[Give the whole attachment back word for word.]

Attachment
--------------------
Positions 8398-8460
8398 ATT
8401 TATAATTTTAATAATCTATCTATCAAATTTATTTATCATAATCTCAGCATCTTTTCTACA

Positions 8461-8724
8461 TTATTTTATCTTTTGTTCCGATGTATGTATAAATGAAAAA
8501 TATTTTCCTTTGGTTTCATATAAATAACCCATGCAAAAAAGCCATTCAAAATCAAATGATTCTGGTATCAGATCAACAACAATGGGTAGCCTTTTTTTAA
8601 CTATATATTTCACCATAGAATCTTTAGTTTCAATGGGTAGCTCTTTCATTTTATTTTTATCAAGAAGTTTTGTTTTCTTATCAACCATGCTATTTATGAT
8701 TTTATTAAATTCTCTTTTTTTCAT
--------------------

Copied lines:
Positions 8398-8460
8398 ATT
8401 TATAATTTTAATAATCTATCTATCAAATTTATTTATCATAATCTCAGCATCTTTTCTACA

Positions 8461-8724
8461 TTATTTTATCTTTTGTTCCGATGTATGTATAAATGAAAAA
8501 TATTTTCCTTTGGTTTCATATAAATAACCCATGCAAAAAAGCCATTCAAAATCAAATGATTCTGGTATCAGATCAACAACAATGGGTAGCCTTTTTTTAA
8601 CTATATATTTCACCATAGAATCTTTAGTTTCAATGGGTAGCTCTTTCATTTTATTTTTATCAAGAAGTTTTGTTTTCTTATCAACCATGCTATTTATGAT
8701 TTTATTAAATTCTCTTTTTTTCAT